In normal times, you can sit very still for a while and listen carefully for the sound of metaphorical alarm bells. Wherever the alarm bell is ringing the loudest, you can charge off in your fire truck, call in the fire crew and go and put out the fire. Slightly less panic-stricken but reactive all the same.

If that’s you’re only way of finding your weaknesses, then that method can prove costly……

The trouble is that the fire may have been slowly simmering away for some time. A lot of damage may have been done already. A lot of money lost, or customers gone elsewhere.

But you can learn from the causes of those fires and change processes, change people or just provide better training. Black box thinking as we call it.

But of course, missed opportunities don’t cause alarm bells to ring. No-one calls the fire brigade to report someone doing ok when they were capable of so much more. So better still, try and find the weaknesses yourself. “Turning over stones” as the book “From Good to Great” describes it.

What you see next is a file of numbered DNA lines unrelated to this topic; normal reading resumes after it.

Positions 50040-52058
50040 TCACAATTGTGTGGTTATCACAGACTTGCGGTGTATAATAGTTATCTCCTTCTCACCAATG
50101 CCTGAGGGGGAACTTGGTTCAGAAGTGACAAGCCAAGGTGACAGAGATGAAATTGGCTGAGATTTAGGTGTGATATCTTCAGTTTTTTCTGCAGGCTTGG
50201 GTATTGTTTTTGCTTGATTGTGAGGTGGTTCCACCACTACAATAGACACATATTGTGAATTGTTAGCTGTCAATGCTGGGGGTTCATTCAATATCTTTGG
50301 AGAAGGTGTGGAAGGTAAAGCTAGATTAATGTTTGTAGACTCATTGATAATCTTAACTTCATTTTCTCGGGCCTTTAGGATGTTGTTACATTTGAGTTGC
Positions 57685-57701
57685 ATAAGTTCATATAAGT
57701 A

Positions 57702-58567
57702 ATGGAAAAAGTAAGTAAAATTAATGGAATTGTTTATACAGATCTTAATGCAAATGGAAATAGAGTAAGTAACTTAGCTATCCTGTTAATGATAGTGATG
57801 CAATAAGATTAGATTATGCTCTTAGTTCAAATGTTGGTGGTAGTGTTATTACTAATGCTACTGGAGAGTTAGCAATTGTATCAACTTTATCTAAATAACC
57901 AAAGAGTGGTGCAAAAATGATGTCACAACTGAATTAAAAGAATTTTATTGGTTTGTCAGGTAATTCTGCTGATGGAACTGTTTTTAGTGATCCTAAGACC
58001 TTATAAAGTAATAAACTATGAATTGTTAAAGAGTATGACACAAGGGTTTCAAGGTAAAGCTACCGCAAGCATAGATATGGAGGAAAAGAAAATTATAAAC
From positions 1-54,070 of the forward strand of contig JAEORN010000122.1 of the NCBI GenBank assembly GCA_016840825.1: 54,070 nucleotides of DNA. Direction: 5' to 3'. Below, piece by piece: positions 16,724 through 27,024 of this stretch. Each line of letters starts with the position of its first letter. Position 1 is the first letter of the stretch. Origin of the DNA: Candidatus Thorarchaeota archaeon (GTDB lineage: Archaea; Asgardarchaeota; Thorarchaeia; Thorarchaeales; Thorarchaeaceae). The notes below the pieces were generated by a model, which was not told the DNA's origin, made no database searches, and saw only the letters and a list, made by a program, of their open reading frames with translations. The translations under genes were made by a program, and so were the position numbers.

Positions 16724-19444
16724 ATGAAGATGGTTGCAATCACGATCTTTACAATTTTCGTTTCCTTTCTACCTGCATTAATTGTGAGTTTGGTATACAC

One way of doing this is to do a walkthrough exercise. This is how you do it:

  • Pick one of your key processes
  • Identify where it all begins e.g., an enquiry from your website
  • Look at who starts the process in your business; in this example the person who deals with the leads
  • Look at what their process is and the standard documents that they use
  • Identify how that information is communicated to the next person in the process
  • Keep doing the above through each step in the process looking at where it can be improved
  • Regularly re-visit earlier steps in the process as you start to understand the impact further down the line. Are you getting all the information at the outset that you need? Are you explaining things properly to your customer?

Another way is to re-visit every job description in your business and ensure that each one is a comprehensive summary of the priorities and responsibilities of that role.

Or even better do both!

There will always be weaknesses that find you. That’s life unfortunately.

But if you’re highly motivated enough, you can balance that with your way of finding weaknesses and then get on and do something about them. Whatever you need to do to reach that next level.

I think it’s what Ivan would do.

Interview with Steve Backley and Roger Black

Deeper thinking ~ Highly Motivated

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Malcolm Palmer


Managing Partner

01474 853856